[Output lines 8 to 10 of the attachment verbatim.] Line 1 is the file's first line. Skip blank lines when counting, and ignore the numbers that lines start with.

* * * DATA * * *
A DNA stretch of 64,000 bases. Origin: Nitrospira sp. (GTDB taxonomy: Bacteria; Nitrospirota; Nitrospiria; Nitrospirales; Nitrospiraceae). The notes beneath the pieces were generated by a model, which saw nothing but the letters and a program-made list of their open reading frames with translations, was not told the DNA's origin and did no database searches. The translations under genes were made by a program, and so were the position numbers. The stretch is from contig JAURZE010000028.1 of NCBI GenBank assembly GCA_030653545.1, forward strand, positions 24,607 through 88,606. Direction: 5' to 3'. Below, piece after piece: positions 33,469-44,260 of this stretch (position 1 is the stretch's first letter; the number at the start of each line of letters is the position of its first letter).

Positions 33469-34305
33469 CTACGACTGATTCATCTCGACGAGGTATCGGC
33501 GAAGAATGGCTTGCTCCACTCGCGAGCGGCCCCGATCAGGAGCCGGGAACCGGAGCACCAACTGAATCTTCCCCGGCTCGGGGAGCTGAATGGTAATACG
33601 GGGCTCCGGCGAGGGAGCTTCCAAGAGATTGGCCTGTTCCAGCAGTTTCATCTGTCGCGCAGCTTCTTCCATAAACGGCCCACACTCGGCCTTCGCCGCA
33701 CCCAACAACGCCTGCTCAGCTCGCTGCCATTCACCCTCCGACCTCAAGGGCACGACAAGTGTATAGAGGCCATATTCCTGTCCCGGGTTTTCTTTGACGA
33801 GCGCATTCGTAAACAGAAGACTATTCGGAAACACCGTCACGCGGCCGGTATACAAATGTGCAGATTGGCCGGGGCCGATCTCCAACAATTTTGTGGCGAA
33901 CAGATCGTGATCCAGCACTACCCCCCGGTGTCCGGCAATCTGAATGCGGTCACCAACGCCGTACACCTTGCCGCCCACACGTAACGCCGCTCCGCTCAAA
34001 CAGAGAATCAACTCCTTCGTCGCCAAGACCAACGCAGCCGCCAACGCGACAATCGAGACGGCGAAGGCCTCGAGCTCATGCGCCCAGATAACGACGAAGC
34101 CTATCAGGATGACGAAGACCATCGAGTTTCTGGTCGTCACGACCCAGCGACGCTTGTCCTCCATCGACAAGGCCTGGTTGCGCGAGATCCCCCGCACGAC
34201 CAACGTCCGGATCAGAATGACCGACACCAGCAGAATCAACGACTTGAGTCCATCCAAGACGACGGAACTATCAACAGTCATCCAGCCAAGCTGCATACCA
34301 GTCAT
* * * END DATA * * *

33901 CAGATCGTGATCCAGCACTACCCCCCGGTGTCCGGCAATCTGAATGCGGTCACCAACGCCGTACACCTTGCCGCCCACACGTAACGCCGCTCCGCTCAAA
34001 CAGAGAATCAACTCCTTCGTCGCCAAGACCAACGCAGCCGCCAACGCGACAATCGAGACGGCGAAGGCCTCGAGCTCATGCGCCCAGATAACGACGAAGC
34101 CTATCAGGATGACGAAGACCATCGAGTTTCTGGTCGTCACGACCCAGCGACGCTTGTCCTCCATCGACAAGGCCTGGTTGCGCGAGATCCCCCGCACGAC